How does the Droid 2 stack up against the Droid X?

Droid 2 is set for launch on Thursday – almost exactly a month after the launch of the Droid X.

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    Droid 2 gets an improved keyboard and a faster processor, as well as the latest Android operating system.
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Droid 2 is a go. As we reported yesterday, the Droid 2 is an upgraded version of the Droid, the Motorola handset released by Verizon Wireless late last year. Droid 2 retains the slide-out keyboard and touch screen, but adds the Android 2.2 Froyo OS, Adobe Flash 10.1, and a much-improved processor. Verizon says the newest Droid smartphone, which retails for $200 after a $100 rebate, will be in stores by Thursday.

So far, so good. But how does the Droid 2 stack up against the Droid X? Well, if you're a tech aficionado, you know that the Droid X, which was released in July, is a monster of a phone. Not just snappy and full-featured – although it is that, too – but downright big. The Droid X is equipped with a huge 4.3-inch high-resolution display, which doubles as a touch screen. There is no physical keyboard on the Droid X.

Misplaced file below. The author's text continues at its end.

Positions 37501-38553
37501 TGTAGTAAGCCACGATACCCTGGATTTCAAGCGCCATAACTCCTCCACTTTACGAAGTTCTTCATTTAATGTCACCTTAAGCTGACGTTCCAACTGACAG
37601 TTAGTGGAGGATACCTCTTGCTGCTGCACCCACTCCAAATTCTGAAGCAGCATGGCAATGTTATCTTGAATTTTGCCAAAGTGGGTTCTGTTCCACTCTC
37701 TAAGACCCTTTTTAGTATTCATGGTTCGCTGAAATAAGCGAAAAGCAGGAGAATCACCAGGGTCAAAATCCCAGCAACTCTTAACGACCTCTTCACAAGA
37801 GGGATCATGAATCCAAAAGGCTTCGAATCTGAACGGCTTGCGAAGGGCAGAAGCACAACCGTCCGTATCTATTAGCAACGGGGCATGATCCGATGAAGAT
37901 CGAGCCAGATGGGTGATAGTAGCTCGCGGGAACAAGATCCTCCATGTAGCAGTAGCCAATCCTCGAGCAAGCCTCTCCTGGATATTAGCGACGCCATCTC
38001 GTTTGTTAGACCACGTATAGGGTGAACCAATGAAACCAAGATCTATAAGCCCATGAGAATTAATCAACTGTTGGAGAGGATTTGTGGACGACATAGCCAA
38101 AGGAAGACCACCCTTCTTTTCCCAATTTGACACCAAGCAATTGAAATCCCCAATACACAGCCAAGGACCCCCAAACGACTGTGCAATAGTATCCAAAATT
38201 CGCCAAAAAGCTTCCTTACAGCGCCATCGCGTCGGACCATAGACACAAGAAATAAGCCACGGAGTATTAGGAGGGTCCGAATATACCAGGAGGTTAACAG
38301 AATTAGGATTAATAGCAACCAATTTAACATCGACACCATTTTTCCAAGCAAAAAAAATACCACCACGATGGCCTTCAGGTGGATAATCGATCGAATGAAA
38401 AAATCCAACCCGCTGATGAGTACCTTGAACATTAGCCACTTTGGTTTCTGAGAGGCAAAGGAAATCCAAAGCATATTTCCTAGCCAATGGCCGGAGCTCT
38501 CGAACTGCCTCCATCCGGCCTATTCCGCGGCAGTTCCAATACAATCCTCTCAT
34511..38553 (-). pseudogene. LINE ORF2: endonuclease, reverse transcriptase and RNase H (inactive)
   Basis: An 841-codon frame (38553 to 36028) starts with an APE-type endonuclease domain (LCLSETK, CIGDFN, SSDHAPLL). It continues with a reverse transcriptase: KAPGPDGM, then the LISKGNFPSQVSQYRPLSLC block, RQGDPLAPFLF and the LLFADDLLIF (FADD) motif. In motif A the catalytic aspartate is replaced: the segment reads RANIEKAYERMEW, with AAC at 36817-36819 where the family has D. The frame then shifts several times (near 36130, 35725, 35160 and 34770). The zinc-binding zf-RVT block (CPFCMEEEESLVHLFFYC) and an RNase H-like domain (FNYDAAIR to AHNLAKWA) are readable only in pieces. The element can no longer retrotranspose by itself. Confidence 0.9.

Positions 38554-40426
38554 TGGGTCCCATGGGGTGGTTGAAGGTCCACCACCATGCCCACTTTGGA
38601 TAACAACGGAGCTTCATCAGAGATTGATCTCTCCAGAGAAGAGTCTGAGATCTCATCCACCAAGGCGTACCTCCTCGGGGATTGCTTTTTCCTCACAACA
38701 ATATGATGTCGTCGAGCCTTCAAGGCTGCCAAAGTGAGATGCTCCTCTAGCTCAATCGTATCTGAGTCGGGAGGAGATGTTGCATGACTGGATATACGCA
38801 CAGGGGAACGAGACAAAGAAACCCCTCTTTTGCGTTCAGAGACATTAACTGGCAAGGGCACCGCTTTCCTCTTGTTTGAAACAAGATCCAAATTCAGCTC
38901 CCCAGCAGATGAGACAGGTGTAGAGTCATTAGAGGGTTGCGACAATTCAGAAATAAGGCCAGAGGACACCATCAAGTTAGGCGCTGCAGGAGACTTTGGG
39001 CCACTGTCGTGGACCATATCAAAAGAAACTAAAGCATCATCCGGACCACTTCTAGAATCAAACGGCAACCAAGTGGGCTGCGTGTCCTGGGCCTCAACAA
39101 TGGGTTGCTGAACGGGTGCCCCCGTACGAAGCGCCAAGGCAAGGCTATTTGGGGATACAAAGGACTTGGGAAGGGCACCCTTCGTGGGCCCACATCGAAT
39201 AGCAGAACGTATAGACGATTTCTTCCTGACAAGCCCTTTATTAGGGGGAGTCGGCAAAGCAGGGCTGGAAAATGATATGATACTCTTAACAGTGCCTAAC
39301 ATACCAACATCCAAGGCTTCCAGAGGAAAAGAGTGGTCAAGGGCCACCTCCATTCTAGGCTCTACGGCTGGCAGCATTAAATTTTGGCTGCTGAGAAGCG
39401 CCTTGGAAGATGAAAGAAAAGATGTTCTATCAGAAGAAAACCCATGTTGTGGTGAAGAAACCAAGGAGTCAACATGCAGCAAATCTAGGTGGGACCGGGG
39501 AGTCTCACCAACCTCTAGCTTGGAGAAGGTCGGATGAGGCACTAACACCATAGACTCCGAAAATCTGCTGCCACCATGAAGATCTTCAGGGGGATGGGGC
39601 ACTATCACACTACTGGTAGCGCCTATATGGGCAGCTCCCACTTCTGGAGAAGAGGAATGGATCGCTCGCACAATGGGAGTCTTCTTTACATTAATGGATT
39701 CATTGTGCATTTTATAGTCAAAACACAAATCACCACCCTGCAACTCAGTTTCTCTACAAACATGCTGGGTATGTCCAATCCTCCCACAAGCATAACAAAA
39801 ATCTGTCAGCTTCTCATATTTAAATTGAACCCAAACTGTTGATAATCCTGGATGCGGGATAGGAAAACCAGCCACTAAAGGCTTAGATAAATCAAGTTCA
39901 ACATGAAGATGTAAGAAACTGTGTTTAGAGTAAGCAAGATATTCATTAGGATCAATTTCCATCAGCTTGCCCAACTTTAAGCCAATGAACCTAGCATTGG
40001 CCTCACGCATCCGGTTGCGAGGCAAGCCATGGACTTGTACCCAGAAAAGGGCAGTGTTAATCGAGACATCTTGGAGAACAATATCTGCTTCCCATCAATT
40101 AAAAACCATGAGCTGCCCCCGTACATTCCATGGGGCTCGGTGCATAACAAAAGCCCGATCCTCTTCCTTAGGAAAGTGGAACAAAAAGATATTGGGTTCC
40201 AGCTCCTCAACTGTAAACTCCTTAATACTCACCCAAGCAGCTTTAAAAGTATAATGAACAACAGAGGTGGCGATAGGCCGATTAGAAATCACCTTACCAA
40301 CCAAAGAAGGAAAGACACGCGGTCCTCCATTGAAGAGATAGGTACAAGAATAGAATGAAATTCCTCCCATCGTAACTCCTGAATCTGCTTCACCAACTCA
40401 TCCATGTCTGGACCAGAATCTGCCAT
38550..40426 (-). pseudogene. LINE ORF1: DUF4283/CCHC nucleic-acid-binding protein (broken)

By comparison, the Droid 2 is relatively svelte. It's packing a 3.7-inch display and the blocky lines of the Droid X are here replaced by soft, curved edges. And then there's the multiple typing interfaces: Users can send messages or emails with the slide-out keyboard or the touchscreen. Verizon says that the Droid 2 will come equipped with Swype technology, an input method that lets you write words without lifting your finger.

On to the camera: The 5-megapixel camera on the Droid 2 is smaller than the 8-megapixel number on the Droid X, but we've said it once, and we've said it before: More megapixels doesn't necessarily mean a better photo.

One of the biggest differences between Droid 2 and Droid X is the operating system. Droid X shipped with Android 2.1, and an update to 2.2 is expected to become available by September. (Originally, Verizon has set the date for August.) But the Droid 2 arrives with the much-hyped Android 2.2 Froyo operating system preinstalled – and also includes the latest iteration of Adobe's mobile flash player.

For some users, that might be worth the price of admission alone.

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